If you wanna learn more about portrait drawing, check out my “Portrait Fundamentals Made Simple” course.
It’s a very beginner-friendly course that walks you through all the basics of portraiture, from constructing a basic head, facial proportions, drawing the features, and finally drawing a realistic portrait step-by-step.
A lot of beginning artist really struggle with drawing smooth circles and curves, which is unfortunate because it’s a very fundamental skill in drawing. So in this video, I’m going to show you good a method for how to do just that.
One way you can draw a circle is to try to do it in one shot like this.
Now this is a fine way to draw a circle and if you have steady hands you can pull it off quite well. In fact, I draw my circles like this a lot myself.
But you might find that when drawing it like this, your hand will be a bit wobbly and your circles won’t look as smooth. In which case, you can try drawing your circles like this.
The nice thing about drawing circles and ellipses this way is that rather than just getting one shot at drawing a perfect shape, you actually get a bunch of chances. And then you get to pick out the best one!
To use this method, I like to hold the pencil with the Overhand grip. Let your hand hover over the drawing paper a bit so that it can move smoothly. You can lightly touch your pinkie and ring finger to the paper for stability.
Now just move your hand as if you are drawing a circle but without touching the pencil to the paper. In drawing, this is called “ghosting” and the purpose is to get your hand to become comfortable making that motion before you commit to making any marks.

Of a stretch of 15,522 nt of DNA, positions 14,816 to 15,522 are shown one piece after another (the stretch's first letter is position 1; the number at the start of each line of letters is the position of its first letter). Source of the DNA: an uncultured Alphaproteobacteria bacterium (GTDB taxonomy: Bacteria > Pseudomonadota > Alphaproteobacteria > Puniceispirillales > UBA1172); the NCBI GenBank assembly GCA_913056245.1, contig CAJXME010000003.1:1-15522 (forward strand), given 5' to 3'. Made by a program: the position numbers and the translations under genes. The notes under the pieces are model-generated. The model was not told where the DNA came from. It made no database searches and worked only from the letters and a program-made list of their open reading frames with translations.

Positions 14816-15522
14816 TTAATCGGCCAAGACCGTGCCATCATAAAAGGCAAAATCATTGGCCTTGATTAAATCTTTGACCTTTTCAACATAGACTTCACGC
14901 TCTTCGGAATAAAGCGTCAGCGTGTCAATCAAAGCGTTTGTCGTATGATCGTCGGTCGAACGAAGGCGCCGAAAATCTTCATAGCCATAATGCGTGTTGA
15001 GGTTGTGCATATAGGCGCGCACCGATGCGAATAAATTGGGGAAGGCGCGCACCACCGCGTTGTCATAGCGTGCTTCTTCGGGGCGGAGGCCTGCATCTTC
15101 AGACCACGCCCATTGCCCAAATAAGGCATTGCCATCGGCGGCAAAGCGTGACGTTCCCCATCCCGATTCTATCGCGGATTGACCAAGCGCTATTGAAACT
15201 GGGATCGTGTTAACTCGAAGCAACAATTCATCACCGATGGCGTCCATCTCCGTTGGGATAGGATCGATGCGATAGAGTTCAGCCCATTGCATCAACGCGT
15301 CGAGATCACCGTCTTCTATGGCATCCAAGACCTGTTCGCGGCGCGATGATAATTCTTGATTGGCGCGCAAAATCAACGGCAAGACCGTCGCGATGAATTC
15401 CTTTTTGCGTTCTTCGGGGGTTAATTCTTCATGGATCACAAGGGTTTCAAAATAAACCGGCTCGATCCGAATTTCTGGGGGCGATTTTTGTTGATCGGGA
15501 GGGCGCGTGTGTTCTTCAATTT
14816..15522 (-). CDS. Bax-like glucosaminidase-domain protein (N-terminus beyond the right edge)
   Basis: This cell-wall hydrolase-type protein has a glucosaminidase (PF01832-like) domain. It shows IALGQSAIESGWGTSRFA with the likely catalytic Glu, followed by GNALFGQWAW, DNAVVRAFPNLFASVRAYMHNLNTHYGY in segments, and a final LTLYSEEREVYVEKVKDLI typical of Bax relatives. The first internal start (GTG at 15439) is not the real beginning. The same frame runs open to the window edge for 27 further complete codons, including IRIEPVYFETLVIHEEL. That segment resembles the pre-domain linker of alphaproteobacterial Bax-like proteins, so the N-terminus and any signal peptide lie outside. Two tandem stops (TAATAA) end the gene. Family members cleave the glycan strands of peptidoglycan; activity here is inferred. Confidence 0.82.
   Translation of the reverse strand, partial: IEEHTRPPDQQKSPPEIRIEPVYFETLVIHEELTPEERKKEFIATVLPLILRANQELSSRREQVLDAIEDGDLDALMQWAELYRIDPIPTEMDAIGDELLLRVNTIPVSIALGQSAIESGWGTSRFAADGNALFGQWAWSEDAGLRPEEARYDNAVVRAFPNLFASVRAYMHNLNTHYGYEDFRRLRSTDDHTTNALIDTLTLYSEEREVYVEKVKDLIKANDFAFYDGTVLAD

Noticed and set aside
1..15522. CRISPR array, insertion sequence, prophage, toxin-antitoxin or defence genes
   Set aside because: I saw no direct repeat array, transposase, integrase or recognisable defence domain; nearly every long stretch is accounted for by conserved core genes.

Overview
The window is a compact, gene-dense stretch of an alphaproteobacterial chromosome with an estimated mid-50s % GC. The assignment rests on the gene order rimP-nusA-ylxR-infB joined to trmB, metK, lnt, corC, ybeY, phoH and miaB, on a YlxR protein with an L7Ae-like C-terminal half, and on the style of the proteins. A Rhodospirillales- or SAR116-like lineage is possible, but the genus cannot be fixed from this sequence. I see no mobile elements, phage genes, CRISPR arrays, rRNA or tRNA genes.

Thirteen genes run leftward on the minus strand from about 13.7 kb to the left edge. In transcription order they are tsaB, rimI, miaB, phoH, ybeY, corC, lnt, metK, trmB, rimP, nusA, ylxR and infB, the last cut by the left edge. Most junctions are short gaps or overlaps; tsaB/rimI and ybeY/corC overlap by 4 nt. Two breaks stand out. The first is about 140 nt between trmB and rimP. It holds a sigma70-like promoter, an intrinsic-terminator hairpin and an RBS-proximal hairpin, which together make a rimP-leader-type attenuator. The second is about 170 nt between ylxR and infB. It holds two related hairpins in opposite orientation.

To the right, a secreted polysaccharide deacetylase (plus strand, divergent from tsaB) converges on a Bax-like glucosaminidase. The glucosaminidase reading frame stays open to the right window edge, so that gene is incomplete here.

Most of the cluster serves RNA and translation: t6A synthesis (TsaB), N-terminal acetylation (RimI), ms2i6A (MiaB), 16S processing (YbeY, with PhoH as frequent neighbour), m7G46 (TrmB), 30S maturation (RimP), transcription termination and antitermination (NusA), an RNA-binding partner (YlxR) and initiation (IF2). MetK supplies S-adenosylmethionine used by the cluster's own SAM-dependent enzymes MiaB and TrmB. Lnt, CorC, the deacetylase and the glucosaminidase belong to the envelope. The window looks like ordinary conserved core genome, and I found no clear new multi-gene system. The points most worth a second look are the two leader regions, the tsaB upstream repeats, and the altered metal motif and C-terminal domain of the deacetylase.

One very important tip is to move using your shoulder rather than you wrist.
With the wrist, your range of motion will be limited and your movement will be jerky. But by keeping the wrist (and to some extent, the eblow) still and moving your shoulder, you’ll get much smoother motions. So most of the movement should be in the shoulder, a little bit in the elbow, and almost none in the wrist.
Once you feel that your movement is fluid, lightly touch the pencil to the paper.
We are not fulling committing yet. We’re just testing the water to see how it would look. The light marks that appear can then act as a guide, letting you know if you need to make any adjustments (“a little to the left”, “gotta make it more rounded towards the bottom”, etc).
Once you feel that you have the shape you want, apply more pressure and commit to the lines.
By the way, this will work for drawing ellipses as well.
In the beginning, you’ll probably spend a lot of time ghosting and making light marks before you feel comfortable committing. But as you get better and better at this, the whole process will be compress down a lot and you can pretty much draw the shape in one or two fluid strokes.
If making the motion of a circle or ellipse is difficult for you, you might want to start with an easier exercise called, “Running the Track”. I made a separate video about it and you can click here to watch it.
I cant seem to hold my pencil they way Ethan is doing it.
One more detail: if your learning to move your pencil with your shoulder, rather than wrist, it will help you to make bigger artworks.
Simple example: try to draw a picture on a wall of your room, using you wrist.
Even if you finish it, job will take huge time and pleasure from a picture will fall in this time which spent for work.
Through this thoughts, try to use the big canvas. A2 format (594×420 mm), i think, is minimal for beginners.
Whatever people have talent
“Talent is cheaper than table salt. What separates the talented individual from the successful one is a lot of hard work.” -Stephen King